Hollywood is fighting back over Will Ferrell’s abandonment of the Reagan-with-Alzheimer’s “comedy.” Two Hollywood tabloids have offered additional details about the plot and nature of the film. How bad was the script? This bad: here’s the Hollywood Reporter:
It turns out Reagan is actually a good-natured and well-researched comedy that offers an “alternate take” on seismic events in American history — a direct descendent of 1999’s Dick, in which Kirsten Dunst and Michelle Williams play ditzy teens who unwittingly bring down Richard Nixon.
But it does revolve around the conceit that the 40th president had no knowledge of where he was or what he was doing throughout his entire second term.
The protagonist is Frank Corden, a low-level White House aide with a sweetly idealized view of American democracy. The first clues that Reagan is not in his right mind come early on: As Frank prepares coffee for Reagan re-election staffers, he overhears Treasury Secretary Don Regan (depicted as a stern, mentor-like figure) in a heated phone conversation with Secretary of Defense Caspar Weinberger (cartoonishly abusive, he’s described as “all Brylcreem and forehead veins”).
“Write it down for him,” Regan says. “Write everything down. Even his name!”
In the next scene, Frank visits his parents’ home for a family dinner. It’s here that the script sets up a key plot point: Frank’s father, Jack, has developed early signs of dementia. Having dealt with this before, Frank knows that bringing up the subject of baseball stimulates his father and gets him to communicate more.
That expertise comes in handy later in the script when, minutes before Reagan’s second inauguration, Regan and Weinberger — joined by national security adviser Robert “Bud” McFarlane (nervous and shifty) — are frantically on the hunt for someone named Mark that the president keeps asking for.
Frank realizes Reagan is actually looking for his “camera mark,” and, jumping to action, pretends to be a movie director. Reagan assumes he is Frank Capra, and, upon hearing “Action!” takes the stage and waves to thousands. Nervously standing nearby are other real-life Reagan cabinet members like deputy security adviser John Poindexter and chief of staff James Baker (described by Rosolio as having “hair plugs and nervous eyes”).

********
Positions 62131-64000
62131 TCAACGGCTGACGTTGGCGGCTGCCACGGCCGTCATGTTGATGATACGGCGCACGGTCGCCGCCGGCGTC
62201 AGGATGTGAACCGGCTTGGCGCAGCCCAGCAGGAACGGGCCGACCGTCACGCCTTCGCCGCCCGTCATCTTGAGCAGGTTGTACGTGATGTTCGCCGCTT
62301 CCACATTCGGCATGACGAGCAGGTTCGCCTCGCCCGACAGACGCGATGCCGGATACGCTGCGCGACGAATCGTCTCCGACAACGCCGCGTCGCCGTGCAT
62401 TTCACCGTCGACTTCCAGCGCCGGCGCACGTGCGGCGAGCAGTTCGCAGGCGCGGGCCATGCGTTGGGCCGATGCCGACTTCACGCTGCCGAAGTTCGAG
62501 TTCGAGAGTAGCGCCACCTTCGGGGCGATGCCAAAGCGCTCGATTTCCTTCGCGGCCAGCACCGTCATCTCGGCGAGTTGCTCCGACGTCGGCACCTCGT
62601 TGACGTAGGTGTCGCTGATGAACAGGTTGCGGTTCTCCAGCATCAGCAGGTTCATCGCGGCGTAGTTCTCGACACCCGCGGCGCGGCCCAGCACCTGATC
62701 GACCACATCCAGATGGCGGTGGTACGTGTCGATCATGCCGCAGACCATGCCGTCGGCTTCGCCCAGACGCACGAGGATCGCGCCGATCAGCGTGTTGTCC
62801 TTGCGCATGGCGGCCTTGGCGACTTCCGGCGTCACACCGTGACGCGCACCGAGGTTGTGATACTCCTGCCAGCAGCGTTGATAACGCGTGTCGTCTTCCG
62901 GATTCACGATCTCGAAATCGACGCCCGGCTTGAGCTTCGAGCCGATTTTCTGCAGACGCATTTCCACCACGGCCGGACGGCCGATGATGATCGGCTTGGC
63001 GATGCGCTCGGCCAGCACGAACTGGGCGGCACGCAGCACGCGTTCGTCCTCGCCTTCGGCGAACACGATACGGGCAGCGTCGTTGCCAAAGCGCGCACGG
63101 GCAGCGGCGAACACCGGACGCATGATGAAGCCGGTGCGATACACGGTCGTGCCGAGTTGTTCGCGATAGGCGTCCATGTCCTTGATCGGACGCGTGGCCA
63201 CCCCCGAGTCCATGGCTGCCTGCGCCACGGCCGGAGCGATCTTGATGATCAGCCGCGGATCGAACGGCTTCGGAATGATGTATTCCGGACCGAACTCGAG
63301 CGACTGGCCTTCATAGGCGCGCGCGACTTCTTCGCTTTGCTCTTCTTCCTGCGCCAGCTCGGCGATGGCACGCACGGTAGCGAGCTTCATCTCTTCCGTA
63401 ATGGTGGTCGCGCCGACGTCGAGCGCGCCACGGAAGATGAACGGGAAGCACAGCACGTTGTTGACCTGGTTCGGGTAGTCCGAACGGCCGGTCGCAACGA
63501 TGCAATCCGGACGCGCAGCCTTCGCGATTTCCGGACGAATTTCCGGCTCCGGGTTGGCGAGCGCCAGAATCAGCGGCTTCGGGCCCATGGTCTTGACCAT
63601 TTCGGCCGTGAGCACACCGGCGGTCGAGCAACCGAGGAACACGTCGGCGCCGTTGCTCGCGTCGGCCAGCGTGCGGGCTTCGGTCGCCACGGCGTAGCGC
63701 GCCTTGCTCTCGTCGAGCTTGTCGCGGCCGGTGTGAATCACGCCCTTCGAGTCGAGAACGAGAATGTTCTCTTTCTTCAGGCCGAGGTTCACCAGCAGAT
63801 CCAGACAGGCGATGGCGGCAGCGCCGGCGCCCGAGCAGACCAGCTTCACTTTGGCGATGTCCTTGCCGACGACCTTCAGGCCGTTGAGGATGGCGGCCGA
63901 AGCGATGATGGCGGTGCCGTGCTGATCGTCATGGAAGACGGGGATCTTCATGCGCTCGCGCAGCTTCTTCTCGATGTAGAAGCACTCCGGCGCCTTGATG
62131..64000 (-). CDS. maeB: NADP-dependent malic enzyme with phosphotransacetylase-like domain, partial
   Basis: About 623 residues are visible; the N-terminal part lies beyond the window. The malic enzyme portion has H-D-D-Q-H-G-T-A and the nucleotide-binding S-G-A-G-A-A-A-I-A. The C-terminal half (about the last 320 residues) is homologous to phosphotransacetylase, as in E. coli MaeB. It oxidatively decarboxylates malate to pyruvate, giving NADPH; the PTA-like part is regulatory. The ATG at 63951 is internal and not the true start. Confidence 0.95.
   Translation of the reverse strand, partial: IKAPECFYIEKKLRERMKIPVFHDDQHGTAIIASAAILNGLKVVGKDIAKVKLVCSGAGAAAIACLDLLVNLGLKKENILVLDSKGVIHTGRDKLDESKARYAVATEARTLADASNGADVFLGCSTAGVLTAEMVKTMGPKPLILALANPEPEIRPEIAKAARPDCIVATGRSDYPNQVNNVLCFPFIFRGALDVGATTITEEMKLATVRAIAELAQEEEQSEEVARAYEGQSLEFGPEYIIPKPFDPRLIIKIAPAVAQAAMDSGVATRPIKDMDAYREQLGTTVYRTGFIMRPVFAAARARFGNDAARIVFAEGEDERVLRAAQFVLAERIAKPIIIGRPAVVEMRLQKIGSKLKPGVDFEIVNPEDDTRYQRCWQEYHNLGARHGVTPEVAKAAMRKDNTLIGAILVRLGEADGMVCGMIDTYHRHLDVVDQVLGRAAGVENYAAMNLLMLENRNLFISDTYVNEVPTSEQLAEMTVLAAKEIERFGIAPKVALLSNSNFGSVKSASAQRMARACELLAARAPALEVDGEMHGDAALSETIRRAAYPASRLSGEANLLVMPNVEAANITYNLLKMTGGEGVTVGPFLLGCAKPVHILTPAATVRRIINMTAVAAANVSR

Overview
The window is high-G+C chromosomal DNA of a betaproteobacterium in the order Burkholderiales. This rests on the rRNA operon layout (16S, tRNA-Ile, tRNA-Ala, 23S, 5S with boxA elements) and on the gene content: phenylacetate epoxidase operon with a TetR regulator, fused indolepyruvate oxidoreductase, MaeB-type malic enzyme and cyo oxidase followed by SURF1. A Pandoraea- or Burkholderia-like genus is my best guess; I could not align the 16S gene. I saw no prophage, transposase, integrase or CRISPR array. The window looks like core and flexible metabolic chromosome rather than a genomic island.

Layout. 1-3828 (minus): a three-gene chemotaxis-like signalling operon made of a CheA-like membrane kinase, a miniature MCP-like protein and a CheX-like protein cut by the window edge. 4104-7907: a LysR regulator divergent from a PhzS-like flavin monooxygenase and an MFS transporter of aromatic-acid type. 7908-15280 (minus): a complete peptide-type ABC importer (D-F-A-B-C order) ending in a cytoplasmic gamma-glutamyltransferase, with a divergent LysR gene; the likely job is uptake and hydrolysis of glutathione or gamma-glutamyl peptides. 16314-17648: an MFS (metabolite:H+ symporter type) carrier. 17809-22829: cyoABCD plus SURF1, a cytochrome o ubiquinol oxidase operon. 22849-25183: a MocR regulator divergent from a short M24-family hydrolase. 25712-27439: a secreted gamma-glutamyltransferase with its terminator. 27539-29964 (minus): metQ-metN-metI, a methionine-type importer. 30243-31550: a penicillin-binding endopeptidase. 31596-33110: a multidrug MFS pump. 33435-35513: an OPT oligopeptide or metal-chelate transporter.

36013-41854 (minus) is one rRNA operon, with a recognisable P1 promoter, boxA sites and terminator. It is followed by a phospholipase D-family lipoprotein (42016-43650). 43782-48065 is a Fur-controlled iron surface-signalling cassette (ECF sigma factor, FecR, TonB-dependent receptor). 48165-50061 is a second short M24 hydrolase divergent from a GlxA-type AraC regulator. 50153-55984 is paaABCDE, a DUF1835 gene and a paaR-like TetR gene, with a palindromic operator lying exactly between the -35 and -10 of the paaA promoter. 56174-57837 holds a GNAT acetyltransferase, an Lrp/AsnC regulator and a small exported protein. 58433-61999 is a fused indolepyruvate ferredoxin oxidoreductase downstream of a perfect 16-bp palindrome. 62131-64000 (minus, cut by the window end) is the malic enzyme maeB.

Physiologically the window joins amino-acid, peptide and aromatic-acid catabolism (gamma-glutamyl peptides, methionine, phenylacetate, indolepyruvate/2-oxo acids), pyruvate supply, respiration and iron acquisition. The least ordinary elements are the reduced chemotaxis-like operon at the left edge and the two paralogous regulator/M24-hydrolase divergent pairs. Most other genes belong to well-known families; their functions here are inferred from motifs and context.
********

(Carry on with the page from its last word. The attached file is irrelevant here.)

The comedic bits then tumble into place: Reagan thinks Mikhail Gorbachev is Ernest Borgnine; Reagan announces, “Hey fellas, let’s bomb Russia!” and his generals wonder if he’s kidding. (He is.) Later, Reagan, complaining about an imagined wardrobe assistant named Libby, announces, “I want Libby gone. No more Libby.”
That leads to the bombing of Libya.
Meanwhile, Oliver North cavorts in the background, depicted in the script as the kind of part Ferrell built his career on: A dim-witted, cocaine snorting party animal who finds the perfect assistant in Frank’s equally dim intern, Fawn Hall.
By the end of the film, Reagan’s inner circle of bumbling baddies get what’s coming to them, and a clueless Reagan gets his hero moment in front of the Brandenburg Gate, as Peggy Noonan — the one female character, she’s painted as his whip-smart, honorable speechwriter — and Frank proudly look on.
Nice of them to make a role for Peggy Noonan, but of course the Brandenburg Gate speech was written chiefly by Peter Robinson.
But wait! There’s more!
And then there’s Vice President Dick Cheney, who looms throughout as a mysterious and menacing presence. In the second-to-last scene, Cheney — who’s already setting the stage for George W. Bush’s presidency (W. is painted as a complete dolt, not unlike Ferrell’s famous Saturday Night Live impersonation) — makes his true nature known.
What Hollywood film about politics would be complete without Cheney somewhere, even though Cheney was a member of the House from Wyoming throughout the entire Reagan presidency. Hollywood just can’t help itself. Sounds like a barrel of laughs
The Daily Beast has another account, and it doesn’t make it sound any better.